Bering Sea pollock fishermen had a close encounter Wednesday with Russian military vessels conducting pre-planned exercises, according to industry officials and a U.S. Coast Guard spokesman.
"They are telling American fishing vessels to move out of the way," said Brent Paine, executive director of United Catcher Boats, an industry trade group. "They've got some submarines and destroyers and nobody knows anything about it."
The Coast Guard was notified of the encounters Wednesday, checked with Alaska Command at Anchorage's Joint Base Elmendorf-Richardson and learned that the Russian military assets were doing "pre-scheduled military operations," said Kip Wadlow, a Juneau-based Coast Guard spokesman.
The pollock boats were operating within the U.S. "exclusive economic zone," which reserves fishing rights for American boats but doesn't block international vessels from entering, according to Wadlow.
"We appreciate the concern of the fishermen — they saw something that they had concerns about and they notified us," Wadlow said. "And we were able to reach out to our counterparts at Alaska Command and confirm this was something that was known about."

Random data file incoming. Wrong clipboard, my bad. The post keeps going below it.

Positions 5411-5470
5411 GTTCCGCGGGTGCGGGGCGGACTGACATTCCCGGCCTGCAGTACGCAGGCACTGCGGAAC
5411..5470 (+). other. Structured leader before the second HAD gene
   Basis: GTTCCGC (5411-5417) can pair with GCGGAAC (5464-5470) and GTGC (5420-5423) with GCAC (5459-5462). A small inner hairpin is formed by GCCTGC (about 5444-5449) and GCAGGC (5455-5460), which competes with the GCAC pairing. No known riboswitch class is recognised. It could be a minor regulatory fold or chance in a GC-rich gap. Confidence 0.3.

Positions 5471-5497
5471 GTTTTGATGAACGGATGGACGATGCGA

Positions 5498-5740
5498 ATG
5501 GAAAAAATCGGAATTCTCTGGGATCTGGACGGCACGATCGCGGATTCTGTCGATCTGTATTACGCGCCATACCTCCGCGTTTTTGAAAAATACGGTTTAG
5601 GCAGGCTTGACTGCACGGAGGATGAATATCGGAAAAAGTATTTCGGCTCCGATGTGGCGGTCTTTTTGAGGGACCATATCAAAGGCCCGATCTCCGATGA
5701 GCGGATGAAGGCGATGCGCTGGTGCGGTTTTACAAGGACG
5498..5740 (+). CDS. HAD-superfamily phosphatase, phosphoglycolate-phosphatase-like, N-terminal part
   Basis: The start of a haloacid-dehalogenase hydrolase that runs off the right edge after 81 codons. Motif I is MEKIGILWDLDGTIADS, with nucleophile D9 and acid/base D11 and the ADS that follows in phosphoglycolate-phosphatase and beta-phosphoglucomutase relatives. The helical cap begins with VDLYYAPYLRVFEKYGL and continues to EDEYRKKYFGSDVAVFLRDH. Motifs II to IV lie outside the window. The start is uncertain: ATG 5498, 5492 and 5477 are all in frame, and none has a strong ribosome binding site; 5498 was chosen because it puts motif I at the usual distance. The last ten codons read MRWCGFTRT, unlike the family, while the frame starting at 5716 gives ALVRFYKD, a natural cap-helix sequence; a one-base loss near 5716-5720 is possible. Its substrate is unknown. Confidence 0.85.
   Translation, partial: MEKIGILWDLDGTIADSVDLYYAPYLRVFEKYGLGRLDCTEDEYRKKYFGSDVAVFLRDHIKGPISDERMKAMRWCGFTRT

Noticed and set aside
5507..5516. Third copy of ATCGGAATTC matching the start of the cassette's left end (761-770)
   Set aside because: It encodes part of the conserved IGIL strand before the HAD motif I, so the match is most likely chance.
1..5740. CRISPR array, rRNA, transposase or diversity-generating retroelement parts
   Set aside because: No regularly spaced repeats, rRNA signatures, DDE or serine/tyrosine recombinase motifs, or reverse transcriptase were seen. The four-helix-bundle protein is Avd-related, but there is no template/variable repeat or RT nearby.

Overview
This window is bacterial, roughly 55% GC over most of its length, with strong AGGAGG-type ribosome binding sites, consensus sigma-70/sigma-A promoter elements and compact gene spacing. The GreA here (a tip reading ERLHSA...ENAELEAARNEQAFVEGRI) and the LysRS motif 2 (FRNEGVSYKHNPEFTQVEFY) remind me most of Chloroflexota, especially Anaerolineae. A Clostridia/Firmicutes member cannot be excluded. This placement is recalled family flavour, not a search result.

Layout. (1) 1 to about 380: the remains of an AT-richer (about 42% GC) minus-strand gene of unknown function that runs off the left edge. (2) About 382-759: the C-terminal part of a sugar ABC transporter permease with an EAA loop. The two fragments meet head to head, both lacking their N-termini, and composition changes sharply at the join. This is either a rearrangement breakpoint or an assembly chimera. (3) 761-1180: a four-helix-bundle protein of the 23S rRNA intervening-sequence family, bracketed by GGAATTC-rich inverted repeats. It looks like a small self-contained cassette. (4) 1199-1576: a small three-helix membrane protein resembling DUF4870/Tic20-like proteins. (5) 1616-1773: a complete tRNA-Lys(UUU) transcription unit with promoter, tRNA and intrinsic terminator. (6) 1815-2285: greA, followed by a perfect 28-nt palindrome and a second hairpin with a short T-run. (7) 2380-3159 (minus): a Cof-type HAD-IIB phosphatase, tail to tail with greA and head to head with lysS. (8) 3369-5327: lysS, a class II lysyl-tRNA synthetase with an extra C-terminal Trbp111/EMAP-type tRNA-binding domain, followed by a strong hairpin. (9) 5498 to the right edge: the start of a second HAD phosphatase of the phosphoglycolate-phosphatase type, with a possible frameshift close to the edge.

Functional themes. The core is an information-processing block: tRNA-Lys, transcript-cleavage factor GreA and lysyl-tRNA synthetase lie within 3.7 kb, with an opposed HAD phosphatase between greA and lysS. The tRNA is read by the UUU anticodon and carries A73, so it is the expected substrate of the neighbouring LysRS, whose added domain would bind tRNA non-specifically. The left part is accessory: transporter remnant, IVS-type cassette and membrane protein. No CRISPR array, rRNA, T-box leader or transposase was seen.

In a tweet early Thursday, the Russian Ministry of Defense posted a video of what it says were exercises by its Pacific Fleet. It said a missile cruiser ship called the Varyag and a nuclear submarine called the Omsk conducted joint missile firing at targets in the Bering Sea.
Photos of the encounters spread quickly on social media late Wednesday. Paine's members told him their vessels saw five Russian warships and possibly two submarines — which made a quick impression.
"If you've got a net in the water and a submarine's coming through," Paine said, "you're going to lose the battle."